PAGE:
Financial hardships can be unexpected and stressful. If you have fallen behind on more than 4 mortgage payments, a foreclosure sale may be coming your way. The idea of losing a home can make one feel powerless and unsure of a way out.
In some cases, there may still be ways to halt the foreclosure process. Obtaining the help of a Miami foreclosure defense attorney can ensure you achieve the best possible outcome. To educate individuals on their options, here are the last minute strategies offered by our experienced lawyers to stop foreclosure.
File for Bankruptcy
If the foreclosure sale is imminent, you can stop the sale by filing for bankruptcy. Immediately after filing, an “automatic stay” goes into effect. The stay prevents lenders from collecting debt by foreclosing on the debtor’s home. The lender could attempt to circumvent an automatic stay by filing a motion. However, even if the motion is granted, it will be at minimum one to two months until it takes effect.
In the past, debtors would agree to surrender their home in a Chapter 7 bankruptcy in order to eliminate their mortgage debts, but then fight the foreclosure in court. Since the Florida foreclosure process is the lengthiest in the country, homeowners who did this were able to live in their home without making payments for many months.
To address the issue, Governor Rick Scott signed Senate Bill 220 into law in March of 2018, creating Section 702.12 of the Florida Statutes. This law states that as of October 1, 2018, homeowners are unable to contest a foreclosure after agreeing to surrender their home in bankruptcy.
If a debtor would prefer to keep their home, filing a Chapter 13 bankruptcy is the best option. A Chapter 13 bankruptcy involves restructuring debts through a repayment plan. Over a period of three to five years, the debtor can repay any delinquent mortgage payments.
Apply for a Loan Modification
Although it is not advisable to wait until the last minute to apply for a loan modification, a debtor may be able to delay foreclosure through dual tracking. Dual tracking allows the lender to move forward with a foreclosure while a loss mitigation is pending. If a loan modification application is approved, the foreclosure remains stopped unless the debtor fails to make payments.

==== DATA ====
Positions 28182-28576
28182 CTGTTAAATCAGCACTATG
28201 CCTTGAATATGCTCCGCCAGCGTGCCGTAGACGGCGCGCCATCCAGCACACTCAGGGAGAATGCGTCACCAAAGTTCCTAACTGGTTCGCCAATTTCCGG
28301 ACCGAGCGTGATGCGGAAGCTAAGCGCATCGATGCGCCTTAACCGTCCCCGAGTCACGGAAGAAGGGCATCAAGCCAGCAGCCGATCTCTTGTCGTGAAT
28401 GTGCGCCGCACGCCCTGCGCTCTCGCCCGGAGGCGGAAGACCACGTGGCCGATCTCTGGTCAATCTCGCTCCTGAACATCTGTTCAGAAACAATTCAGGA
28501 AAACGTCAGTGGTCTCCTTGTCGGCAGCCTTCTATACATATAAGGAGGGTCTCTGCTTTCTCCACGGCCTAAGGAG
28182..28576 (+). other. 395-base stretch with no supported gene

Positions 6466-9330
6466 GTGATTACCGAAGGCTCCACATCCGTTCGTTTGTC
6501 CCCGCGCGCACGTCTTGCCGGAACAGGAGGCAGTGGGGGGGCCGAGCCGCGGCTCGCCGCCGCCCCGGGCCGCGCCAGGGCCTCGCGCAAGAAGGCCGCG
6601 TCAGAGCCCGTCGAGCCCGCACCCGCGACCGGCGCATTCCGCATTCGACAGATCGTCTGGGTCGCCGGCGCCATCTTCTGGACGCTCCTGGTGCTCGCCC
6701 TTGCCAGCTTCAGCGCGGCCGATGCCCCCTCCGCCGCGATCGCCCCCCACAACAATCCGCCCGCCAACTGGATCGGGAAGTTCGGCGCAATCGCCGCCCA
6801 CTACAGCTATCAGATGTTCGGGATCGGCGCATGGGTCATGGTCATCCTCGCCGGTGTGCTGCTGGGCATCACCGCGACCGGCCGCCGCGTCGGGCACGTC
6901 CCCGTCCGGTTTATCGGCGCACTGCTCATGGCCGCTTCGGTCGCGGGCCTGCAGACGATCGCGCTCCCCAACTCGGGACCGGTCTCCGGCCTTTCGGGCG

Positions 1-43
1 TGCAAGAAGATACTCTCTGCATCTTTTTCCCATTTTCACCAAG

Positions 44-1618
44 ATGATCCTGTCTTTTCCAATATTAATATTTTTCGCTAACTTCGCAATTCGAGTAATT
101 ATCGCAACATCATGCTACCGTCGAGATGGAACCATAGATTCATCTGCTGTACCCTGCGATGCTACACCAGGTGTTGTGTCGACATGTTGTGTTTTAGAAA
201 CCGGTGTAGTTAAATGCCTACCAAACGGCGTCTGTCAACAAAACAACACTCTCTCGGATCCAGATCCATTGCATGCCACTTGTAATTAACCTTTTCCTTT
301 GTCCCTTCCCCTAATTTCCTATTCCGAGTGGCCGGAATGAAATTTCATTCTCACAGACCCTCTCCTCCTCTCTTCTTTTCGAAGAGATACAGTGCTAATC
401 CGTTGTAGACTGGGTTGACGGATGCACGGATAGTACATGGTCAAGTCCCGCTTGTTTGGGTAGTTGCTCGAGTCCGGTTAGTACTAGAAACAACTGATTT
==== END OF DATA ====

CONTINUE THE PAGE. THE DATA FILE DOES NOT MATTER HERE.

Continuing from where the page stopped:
As of 2014, if a loan modification application is received more than 37 days before a foreclosure sale, the servicer may not move forward with a foreclosure until a decision is reached on the application.
File a Lawsuit
If the mortgage lender pursues a nonjudicial foreclosure process, then the debtor may file a lawsuit. This nonjudicial process occurs when the foreclosure is completed outside of the court. To win a lawsuit, a debtor must be able to prove the lender meets (on or all?) of the following criteria:
- Cannot prove the lender owns the promissory note
- Did not act in compliance with state mediation requirements
- Violated the state’s Homeowner Bill of Rights
- Did not follow the correct steps of the foreclosure process
Lawsuits can be very expensive and if the debtor has no basis for the above claims, one could get stuck paying attorney fees and the lender’s court costs. Consult with one of our experienced foreclosure attorneys to determine if there are grounds for a lawsuit.
Talk to an Expert
Now that you know the options to help stay an impending foreclosure, you should have an idea of your next steps. It is strongly advised that you contact one of our experienced foreclosure defense attorneys at Graham Legal, P.A. to get your questions answered in a free no-obligation consultation!